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This article is part of the series Circulation of zoonosis and parasitosis in the Indian Ocean.

Open Access Highly Accessed Review

Towards a better understanding of Rift Valley fever epidemiology in the south-west of the Indian Ocean

Thomas Balenghien1, Eric Cardinale12, Véronique Chevalier3, Nohal Elissa4, Anna-Bella Failloux5*, Thiery Nirina Jean Jose Nipomichene4, Gaelle Nicolas3, Vincent Michel Rakotoharinome6, Matthieu Roger1 and Betty Zumbo7

Author Affiliations

1 CIRAD, UMR Contrôle des maladies, F-34398 Montpellier, France

2 Centre de recherche et de veille sur les maladies émergentes de l’Océan Indien (CRVOI), 2 Rue Maxime Rivière, 97490 Ste Clotilde, Ile de la Réunion, France

3 CIRAD-Département “Environnement et Sociétés”, UR AGIRs “Animal et Gestion Intégrée des Risques”, TA C-22/ E, Campus international de Baillarguet, 34398 Montpellier, Cedex 5, France

4 Institut Pasteur, Unité d’Entomologie médicale, Ambatofotsikely BP 1274, Antananarivo 101, Madagascar

5 Institut Pasteur, Department of Virology, Arboviruses and Insect Vectors, 25–28 rue du Dr Roux, 75724 Paris, cedex 15, France

6 Ministère de l’Agriculture de l’Elevage et de la Pêche, Direction de la santé animale et phytosanitaire, Ambatofotsikely, Madagascar

7 Service de lutte anti-vectorielle, Agence de Santé Océan Indien, Délégation de l’île de Mayotte, BP-410 Mamoudzou, France

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Veterinary Research 2013, 44:78  doi:10.1186/1297-9716-44-78

The electronic version of this article is the complete one and can be found online at: http://www.veterinaryresearch.org/content/44/1/78


Received:27 June 2012
Accepted:1 August 2013
Published:9 September 2013

© 2013 Balenghien et al.; licensee BioMed Central Ltd.

This is an Open Access article distributed under the terms of the Creative Commons Attribution License (http://creativecommons.org/licenses/by/2.0), which permits unrestricted use, distribution, and reproduction in any medium, provided the original work is properly cited.

Abstract

Rift Valley fever virus (Phlebovirus, Bunyaviridae) is an arbovirus causing intermittent epizootics and sporadic epidemics primarily in East Africa. Infection causes severe and often fatal illness in young sheep, goats and cattle. Domestic animals and humans can be contaminated by close contact with infectious tissues or through mosquito infectious bites. Rift Valley fever virus was historically restricted to sub-Saharan countries. The probability of Rift Valley fever emerging in virgin areas is likely to be increasing. Its geographical range has extended over the past years. As a recent example, autochthonous cases of Rift Valley fever were recorded in 2007–2008 in Mayotte in the Indian Ocean. It has been proposed that a single infected animal that enters a naive country is sufficient to initiate a major outbreak before Rift Valley fever virus would ever be detected. Unless vaccines are available and widely used to limit its expansion, Rift Valley fever will continue to be a critical issue for human and animal health in the region of the Indian Ocean.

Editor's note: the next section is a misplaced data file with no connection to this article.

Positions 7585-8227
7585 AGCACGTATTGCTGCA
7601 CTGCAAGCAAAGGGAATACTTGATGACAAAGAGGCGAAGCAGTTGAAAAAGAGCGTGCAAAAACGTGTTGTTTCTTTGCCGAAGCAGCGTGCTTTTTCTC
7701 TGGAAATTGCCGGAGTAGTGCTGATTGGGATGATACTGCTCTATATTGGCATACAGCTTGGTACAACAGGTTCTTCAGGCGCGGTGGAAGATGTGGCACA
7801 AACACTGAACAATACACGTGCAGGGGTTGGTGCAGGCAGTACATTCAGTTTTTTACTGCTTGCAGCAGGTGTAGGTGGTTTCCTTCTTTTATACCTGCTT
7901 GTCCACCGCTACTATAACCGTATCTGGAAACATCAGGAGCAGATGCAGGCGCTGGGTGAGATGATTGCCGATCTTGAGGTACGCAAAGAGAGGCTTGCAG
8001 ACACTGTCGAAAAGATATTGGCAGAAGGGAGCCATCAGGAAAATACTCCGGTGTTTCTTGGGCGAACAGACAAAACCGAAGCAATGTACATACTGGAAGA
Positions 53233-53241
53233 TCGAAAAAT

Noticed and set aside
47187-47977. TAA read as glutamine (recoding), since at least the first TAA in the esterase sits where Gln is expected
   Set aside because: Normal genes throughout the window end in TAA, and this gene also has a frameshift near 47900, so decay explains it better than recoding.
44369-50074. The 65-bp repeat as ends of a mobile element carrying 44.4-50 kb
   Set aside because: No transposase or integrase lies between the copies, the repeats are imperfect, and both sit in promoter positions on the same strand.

Table of contents

1. Disease and transmission

2. Mosquito vectors

3. Virus-vector interactions

4. Diagnosis and surveillance

5. Prevention and control

6. Future of RVF on islands of the Indian Ocean

7. Competing interests

8. Authors’ contributions

9. Acknowledgments

10. References

1. Disease and transmission

Rift Valley fever (RVF) is an emerging zoonotic vector-borne disease representing a threat to animal and human health, and livestock production. Abortions and high mortalities in newborns are observed in animals [1,2]. In humans, symptoms vary from a flu-like syndrome to encephalitic, ocular or hemorrhagic syndrome. The case fatality rate of the latter form can be as high as 50% [3].

Since its first isolation in 1930 in Kenya [4], RVF outbreaks have been reported in most sub-Saharan countries, especially the Rift Valley in Kenya and Tanzania [5] (Figure 1). Subsequent outbreaks with human cases have been reported in South Africa [6] and the Nile Valley from Sudan to the Egyptian delta [7]. The disease spread from continental Africa to Madagascar in 1991 [8-11] and in the Arabian Peninsula in 2000 [12]. In Madagascar, RVFV was isolated for the first time in 1979 from pools of mosquitoes captured during the rainy season in the primary rain forest of Perinet, Moramanga district [13]. The most recent RVF outbreaks were detected in Somalia (2006–2007) [14], Kenya (2006–2007) [15], Tanzania (2007) [14], Sudan (2007–2008) [16], Madagascar (2008–2009) [17], South Africa (2008, 2009, and 2010) [18], Mauritania (2010) [19], Botswana (2010) [20], and Namibia (2010) [21]. In Mayotte, sporadic cases in livestock have been recorded since 2004 with human cases detected in 2007–2008 and 2011. While RVF was originally associated with livestock mortality, recent outbreaks have resulted in increased fatality rates in humans [16].

thumbnailFigure 1. Geographical distribution of Rift Valley fever. Rift valley fever is historically endemic to many countries of sub-Saharan Africa. It spread from continental Africa to Madagascar in 1991 and in the Arabian Peninsula in 2000. In Mayotte in the Indian Ocean, RVF cases have been reported since 2004.

Rift Valley fever virus (RVFV) is transmitted among ruminants by mosquito bites mainly belonging to the Aedes and Culex genera and by direct contact with body fluids of viremic animals. Moreover, biological or mechanical transmission of RVFV was reproduced experimentally with other hematophagous flies but field relevance of these transmission routes are still unclear [22,23]. Humans are mainly infected by close contact with blood, excreta of infected animals, consumption of raw milk [24], and in some rare cases, through mosquito bites [25] (Figure 2).